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Published on March 28th, 2012 | by Michael J Smith


U.S. Court of Appeals Panel Rejects Mayfield’s Appeal

A U.S. Court of Appeals panel has rejected the appeal of Jeremy Mayfield’s lawsuit against NASCAR over a 2009 failed drug test that resulted in his indefinite suspension from NASCAR competition, according to

The three judge panel ruled on Monday that U.S. District Court Judge Graham Mullen’s was correct when he dismissed all of Mayfield’s claims against NASCAR.

Judge Roger Gregory wrote:

With respect to the breach of contract and unfair and deceptive trade practices claims, the liability waivers preclude recovery. As for the new defamation allegations and the new additional tort claims, we find that permitting (Mayfield) to amend their complaint would be prejudicial to (NASCAR).

NASCAR issued a statement saying they were pleased with the result.

Mayfield can appeal to all of the judges of the U.S. Courth of Appeals Fourth Circuit. The next step would be an appeal to the U.S. Supreme Court.

Mayfield failed a drug test in May of 2009 and was subsequently suspended indefinitely by NASCAR. He claimed that the positive test result was due to a combination of  prescribed medicine (Adderall) and an over-the-counter medicine (Claritan).

David Black, whose Aegis Labs ran NASCAR’s random testing program and conducted the test, disputed Mayfield’s claim. He called it a “clear violation of policy.”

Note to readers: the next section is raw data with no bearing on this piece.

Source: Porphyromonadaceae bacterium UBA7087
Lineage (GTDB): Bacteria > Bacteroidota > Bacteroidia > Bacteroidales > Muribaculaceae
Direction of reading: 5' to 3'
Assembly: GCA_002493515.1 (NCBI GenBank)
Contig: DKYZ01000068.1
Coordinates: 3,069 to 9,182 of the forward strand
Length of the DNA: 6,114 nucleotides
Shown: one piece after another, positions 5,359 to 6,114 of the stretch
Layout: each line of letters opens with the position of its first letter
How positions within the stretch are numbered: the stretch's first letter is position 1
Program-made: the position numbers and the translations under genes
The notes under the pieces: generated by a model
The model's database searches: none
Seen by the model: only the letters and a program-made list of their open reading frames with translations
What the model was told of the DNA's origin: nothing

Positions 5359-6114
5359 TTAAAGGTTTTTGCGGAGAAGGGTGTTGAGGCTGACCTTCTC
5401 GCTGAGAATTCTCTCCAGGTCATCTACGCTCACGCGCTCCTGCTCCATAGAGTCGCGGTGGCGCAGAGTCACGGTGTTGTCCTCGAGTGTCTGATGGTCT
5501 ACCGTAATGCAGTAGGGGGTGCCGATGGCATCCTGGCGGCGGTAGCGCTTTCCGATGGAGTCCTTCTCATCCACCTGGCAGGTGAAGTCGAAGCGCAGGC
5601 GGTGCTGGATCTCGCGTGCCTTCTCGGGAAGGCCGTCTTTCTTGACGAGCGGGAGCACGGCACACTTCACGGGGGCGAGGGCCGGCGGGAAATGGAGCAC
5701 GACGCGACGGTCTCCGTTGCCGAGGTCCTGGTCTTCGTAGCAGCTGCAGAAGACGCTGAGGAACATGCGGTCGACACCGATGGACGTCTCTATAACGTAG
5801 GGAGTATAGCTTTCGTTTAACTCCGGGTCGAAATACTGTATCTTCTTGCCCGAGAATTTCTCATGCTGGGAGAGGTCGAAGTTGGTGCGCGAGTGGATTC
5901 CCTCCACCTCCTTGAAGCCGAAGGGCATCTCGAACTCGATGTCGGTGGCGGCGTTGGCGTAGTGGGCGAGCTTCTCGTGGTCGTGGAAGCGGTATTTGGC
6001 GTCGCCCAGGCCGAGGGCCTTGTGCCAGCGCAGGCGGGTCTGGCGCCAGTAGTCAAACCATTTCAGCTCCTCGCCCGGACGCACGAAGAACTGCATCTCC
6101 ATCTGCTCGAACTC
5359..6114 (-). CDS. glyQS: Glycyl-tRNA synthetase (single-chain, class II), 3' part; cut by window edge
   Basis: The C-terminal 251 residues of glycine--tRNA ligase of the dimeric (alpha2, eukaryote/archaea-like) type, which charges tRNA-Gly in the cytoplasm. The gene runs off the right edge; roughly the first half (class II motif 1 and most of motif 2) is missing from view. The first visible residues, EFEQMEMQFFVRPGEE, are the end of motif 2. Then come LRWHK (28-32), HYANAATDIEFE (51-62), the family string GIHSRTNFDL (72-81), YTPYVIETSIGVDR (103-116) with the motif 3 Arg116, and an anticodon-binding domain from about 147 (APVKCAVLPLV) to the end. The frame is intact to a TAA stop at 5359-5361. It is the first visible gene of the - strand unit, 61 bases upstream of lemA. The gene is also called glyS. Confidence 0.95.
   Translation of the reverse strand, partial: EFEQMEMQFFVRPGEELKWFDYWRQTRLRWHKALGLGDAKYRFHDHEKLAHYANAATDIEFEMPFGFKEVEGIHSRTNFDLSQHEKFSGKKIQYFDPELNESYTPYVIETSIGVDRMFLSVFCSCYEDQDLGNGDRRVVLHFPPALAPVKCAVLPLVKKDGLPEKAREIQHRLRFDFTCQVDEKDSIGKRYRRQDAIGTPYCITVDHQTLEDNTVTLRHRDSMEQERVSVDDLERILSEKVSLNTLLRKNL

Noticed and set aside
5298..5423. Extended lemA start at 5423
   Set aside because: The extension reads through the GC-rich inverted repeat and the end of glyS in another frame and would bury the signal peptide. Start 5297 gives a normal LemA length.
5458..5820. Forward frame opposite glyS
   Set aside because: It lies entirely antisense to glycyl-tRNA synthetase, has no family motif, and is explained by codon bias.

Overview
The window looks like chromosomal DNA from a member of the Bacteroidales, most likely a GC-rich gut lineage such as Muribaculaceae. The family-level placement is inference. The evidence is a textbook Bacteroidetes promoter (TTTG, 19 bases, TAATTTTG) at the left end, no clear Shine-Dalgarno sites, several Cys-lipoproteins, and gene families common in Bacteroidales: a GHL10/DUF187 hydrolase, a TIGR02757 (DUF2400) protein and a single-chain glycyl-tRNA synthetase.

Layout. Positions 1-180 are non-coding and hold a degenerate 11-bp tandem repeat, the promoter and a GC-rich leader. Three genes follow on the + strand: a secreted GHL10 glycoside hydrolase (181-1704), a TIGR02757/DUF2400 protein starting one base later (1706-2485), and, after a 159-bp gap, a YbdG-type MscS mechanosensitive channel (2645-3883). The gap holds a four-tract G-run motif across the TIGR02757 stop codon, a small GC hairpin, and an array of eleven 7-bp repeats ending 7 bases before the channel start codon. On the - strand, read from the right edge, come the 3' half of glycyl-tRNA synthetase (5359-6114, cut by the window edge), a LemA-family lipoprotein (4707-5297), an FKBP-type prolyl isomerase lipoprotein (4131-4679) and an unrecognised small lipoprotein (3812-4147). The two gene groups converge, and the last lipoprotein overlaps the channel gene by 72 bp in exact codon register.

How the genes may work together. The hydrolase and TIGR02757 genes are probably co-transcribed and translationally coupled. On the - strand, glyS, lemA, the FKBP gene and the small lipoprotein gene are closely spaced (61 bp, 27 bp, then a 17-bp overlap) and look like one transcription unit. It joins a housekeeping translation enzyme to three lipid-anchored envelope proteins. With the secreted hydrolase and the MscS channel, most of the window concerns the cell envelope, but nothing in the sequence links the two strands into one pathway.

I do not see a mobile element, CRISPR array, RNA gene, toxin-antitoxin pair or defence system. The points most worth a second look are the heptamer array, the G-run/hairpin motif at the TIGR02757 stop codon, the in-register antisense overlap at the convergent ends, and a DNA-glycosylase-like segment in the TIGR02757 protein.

At the time of the failed test, the substance for which Mayfield tested positive was not made public. As a result, drivers and fans wondered what Mayfield tested positive for. NASCAR eventually called a mandatory drivers meeting to clear up confusion.

Mayfield filed suit to get reinstated, and NASCAR subsequently filed a countersuit claiming Mayfield willfully violated NASCAR’s substance abuse policy. Shortly thereafter, reports began surfacing that Mayfield tested positive for methamphetamine, a claim Mayfield has staunchly denied. An independent lab confirmed Mayfield’s positive test.

Eventually, Mayfield won an injunction to return to racing but the damage was already done. Mayfield Motorsports Inc. was being sued by Triad Racing Technologies and BDR Acquisitions over nonpayment for equipment and labor. He was rumored to have sold the team.

Mayfield was also tested again and reportedly failed. NASCAR then won its appeal of Mayfield’s injunction to return to racing, and sought to get the injunction permanently thrown out. They were unsuccessful, however.

A little over a year after Mayfield failed the first drug test, Judge Mullen dismissed all of his claims against NASCAR. He asked the judge to reconsider.

Things got worse for Mayfield as he was arrested in November of 2011 for possession of methamphetamines and stolen property. He has been indicted on four felony counts of larceny, three counts of possession of stolen goods and one of obtaining property on false pretenses. His court date for those charges is Apri 2, 2012.

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About the Author

Michael J. Smith is a NASCAR enthusiast and blogger. In addition to founding this website, Michael is a journalist with over a decade of experience writing for prestigious media organizations.

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